With a record 122 strikes in 2010, that year marked the most intense period of the Obama drone campaign in Pakistan. This, combined with the May 2011 raid on Osama bin Ladens compound in Abbottabad and the November 2011 NATO air strike that killed 24 Pakistani soldiers, severely damaged the relationship between the United States and Pakistan, resulting in the eviction of CIAcontrolled drones from Shamsi Air Base in Balochistan.4 At the same time, then-U.S. Ambassador to Pakistan Cameron Munter was urging more judicious targeting of drone strikes as well as increased consultation with the Pakistanis.5 Some combination of U.S. Department of State pressure, increased congressional oversight, the closure of the CIA drone base in Pakistan (along with, perhaps, a declining number of targets in the tribal regions), and a greater desire to heed Pakistani sensitivities about drone attacks led to a sharp fall in the number of strikes in 2011. These were 40 percent less than the record number of strikes in 2010. Between 2004 and early June 2013, the drone campaign in Pakistan killed 56 militants identified by reputable news outlets as leaders. While the militant groups undoubtedly felt these 56 deaths as severe blows, they account for only two percent of all drone-related fatalities in Pakistan. Similarly, in Yemen, thirtyfour leaders have been reported killed, representing around six percent of the total casualties resulting from U.S. strikes there. Given the fact that the CIA
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drone program first evolved as a measure to kill hard-to-capture al-Qaeda or Taliban leaders, this he victims of is a noteworthy finding. The drone program has drone strikes in increasingly evolved into a counterinsurgency air platform, whose victims are mostly lower-ranking Pakistan have members of the Taliban (Pakistan) and lower-level overwhelmingly members of al-Qaeda and associated groups been lower-level (Yemen). In 2010, a militant told a New York Times reporter, It seems they really want to kill militants. everyone, not just the leaders.6 In September 2012, President Obama told CNN that drone strikes were only used in [situations] in which we cant capture the individual before they move forward on some sort of operational plot against the United States.7 Clearly, the threshold to mount drone strikes is far lower than this standard would suggest, given that the victims of the strikes are overwhelmingly lower-level militants who do not have the capacity to plot effectively against the United States. Under Bush, about a third of all drone strikes in Pakistan killed a militant leader, compared to less than 13 percent from the time Obama took office to early June 2013. Drone attacks called signature strikesstrikes based merely on patterns of suspicious activity by a group of men, rather than against particular militantshave become a hallmark of Obamas drone war.8 And they have decimated the ranks of lower-level combatants, killing somewhere between 1,567 and 2,713 reported militants in Pakistan as of early June 2013. In addition to signature strikes, Obama has demonstrated a willingness to use drones to target groups less directly threatening to the United States. On October 11, 2012, for example, a drone strike killed at least sixteen militants in Orakzai Agency, a tribal district near North and South Waziristan. The sixteen were believed to be loyal to the Tehreek-e-Taliban (TTP) commander, Hafiz Gul Bahadar. U.S. military officials have linked Bahadurs fighters to cross-border attacks on Afghan and NATO troops in eastern Afghanistan. Not only was this strike a rare deviation from the usual target areas of the Waziristan Agencies, but it was also an example of President Obamas willingness to target Pakistani militant groups who are less likely to pose a concrete threat to the U.S. homeland than their al-Qaeda brethren. While under President Bush, the drone program looked like a decapitation strategy aimed at al-Qaeda leaders; under President Obama it appears to be intended to take the legs out from under the entire amorphous insurgent movement in Pakistans tribal regions by killing off hundreds of low-level fighters. To the extent that we can ascertain the targets of drone attacks, it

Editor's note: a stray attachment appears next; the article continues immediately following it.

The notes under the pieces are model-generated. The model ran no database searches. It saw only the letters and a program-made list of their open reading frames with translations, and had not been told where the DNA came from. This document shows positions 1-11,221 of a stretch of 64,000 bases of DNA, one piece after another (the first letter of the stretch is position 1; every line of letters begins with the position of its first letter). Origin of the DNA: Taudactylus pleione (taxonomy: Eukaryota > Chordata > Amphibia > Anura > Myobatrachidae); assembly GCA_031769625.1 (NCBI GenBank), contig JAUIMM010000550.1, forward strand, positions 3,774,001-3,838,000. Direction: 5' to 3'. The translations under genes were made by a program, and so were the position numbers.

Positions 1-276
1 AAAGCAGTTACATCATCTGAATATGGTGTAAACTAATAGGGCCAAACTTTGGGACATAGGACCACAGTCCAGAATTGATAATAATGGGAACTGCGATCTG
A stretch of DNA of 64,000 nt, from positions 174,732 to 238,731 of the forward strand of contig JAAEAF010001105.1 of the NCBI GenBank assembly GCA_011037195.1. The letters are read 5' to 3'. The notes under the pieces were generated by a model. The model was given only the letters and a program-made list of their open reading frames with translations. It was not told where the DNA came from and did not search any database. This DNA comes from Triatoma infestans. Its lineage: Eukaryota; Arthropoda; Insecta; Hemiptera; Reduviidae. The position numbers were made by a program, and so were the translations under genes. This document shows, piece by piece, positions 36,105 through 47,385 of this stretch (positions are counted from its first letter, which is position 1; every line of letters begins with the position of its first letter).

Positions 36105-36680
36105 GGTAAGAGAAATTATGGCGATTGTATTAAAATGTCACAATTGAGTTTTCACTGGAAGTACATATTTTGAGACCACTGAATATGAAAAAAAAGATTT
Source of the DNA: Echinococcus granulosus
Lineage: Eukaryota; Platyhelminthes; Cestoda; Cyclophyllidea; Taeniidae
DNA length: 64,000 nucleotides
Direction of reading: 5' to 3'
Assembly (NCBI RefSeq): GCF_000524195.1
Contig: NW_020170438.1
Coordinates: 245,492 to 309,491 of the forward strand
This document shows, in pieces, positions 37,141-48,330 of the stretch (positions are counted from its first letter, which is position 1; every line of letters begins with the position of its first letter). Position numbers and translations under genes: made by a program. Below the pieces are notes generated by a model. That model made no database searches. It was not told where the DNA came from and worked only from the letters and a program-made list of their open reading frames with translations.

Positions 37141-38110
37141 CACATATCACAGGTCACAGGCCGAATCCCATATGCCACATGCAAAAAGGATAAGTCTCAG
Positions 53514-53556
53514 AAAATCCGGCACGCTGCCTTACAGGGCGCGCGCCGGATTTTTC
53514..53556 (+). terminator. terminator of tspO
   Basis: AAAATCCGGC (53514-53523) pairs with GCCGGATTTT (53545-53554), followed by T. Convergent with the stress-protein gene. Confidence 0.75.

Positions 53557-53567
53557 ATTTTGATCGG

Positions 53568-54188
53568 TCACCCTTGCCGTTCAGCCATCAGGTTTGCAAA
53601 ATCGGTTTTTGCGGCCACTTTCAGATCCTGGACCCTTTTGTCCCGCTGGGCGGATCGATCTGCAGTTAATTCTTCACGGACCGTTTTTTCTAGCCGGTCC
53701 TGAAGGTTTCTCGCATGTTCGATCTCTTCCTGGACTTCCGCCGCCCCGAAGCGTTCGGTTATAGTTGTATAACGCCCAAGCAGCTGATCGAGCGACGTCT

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appears the Bush administration killed or identified al-Qaeda members as the likely target for 25 percent of all drone strikes, compared to 40 percent for the Taliban. Under Obama, al-Qaeda militants seem to represent only 10 percent of targets, compared to just over 40 percent for the Taliban. Despite recent Pakistani officials vehement protests about the strikes, some of the drone attacks under Obama were designed to help Pakistani interests. In the first eight months of 2009, the United States carried out nineteen drone strikes targeting affiliates of Baitullah Mehsud, the TTP leader who carried out an extensive campaign of attacks against Pakistani police officers, soldiers, ordinary civilians, and politicians, including former Prime Minister Benazir Bhutto. Mehsud, who likely had the blood of hundreds, if not thousands, of Pakistanis on his hands, was finally killed on August 5, 2009 . . . by a CIA drone strike. Geographically speaking, of all the U.S. drone strikes reported in Pakistans tribal regions, over 70 percent have struck North Waziristan. This is one of seven rugged tribal districts that is home to factions of TTP and the Haqqani Network, which has often launched several operations against civilian targets in Kabul.